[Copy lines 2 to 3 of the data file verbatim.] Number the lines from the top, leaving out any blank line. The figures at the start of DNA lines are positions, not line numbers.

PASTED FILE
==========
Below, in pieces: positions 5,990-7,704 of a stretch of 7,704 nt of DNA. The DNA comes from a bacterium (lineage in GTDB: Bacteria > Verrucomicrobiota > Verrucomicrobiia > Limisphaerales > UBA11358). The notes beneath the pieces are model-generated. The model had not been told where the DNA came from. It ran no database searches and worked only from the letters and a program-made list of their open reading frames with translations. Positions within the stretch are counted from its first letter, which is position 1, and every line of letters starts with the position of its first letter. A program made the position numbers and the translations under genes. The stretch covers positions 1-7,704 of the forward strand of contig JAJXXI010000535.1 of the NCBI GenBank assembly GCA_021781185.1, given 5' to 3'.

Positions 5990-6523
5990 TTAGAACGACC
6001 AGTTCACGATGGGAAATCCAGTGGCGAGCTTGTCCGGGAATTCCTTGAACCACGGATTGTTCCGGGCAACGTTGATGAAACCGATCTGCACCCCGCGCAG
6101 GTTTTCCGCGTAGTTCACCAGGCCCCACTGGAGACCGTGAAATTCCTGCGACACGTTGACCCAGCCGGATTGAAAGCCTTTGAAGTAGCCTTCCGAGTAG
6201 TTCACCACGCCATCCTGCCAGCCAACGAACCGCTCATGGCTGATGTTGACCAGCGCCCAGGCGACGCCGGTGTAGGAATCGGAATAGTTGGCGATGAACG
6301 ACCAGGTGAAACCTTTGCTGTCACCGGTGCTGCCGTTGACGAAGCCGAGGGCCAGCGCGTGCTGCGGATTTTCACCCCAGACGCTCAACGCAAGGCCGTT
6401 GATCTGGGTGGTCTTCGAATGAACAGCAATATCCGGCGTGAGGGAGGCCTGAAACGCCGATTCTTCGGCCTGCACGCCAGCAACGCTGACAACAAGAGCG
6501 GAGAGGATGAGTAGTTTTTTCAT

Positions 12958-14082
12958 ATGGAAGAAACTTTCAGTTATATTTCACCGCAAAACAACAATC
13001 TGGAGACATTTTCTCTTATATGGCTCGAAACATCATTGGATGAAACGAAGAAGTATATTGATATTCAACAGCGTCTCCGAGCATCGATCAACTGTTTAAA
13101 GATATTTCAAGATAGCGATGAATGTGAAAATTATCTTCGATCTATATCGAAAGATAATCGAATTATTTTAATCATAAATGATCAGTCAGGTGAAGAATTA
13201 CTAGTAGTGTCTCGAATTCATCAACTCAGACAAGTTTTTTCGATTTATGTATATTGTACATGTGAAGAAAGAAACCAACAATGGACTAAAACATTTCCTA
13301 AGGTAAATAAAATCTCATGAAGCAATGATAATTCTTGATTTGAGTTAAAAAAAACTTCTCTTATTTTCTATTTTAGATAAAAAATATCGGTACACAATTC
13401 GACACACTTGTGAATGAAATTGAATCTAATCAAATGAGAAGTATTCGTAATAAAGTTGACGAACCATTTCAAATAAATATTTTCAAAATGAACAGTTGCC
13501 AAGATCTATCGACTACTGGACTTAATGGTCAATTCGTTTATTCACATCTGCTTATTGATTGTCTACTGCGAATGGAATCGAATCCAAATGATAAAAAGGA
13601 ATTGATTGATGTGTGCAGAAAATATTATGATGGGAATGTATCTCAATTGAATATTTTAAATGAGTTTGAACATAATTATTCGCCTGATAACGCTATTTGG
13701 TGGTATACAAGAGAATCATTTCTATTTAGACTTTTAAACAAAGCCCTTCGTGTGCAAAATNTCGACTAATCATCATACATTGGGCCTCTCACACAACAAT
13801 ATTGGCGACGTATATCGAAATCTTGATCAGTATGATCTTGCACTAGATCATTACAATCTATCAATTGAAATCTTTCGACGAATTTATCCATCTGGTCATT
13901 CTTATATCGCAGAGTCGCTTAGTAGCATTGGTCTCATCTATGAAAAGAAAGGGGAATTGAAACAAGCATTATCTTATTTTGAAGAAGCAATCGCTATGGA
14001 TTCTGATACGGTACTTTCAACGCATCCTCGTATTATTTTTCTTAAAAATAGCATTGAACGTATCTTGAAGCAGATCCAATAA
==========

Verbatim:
Positions 5990-6523
5990 TTAGAACGACC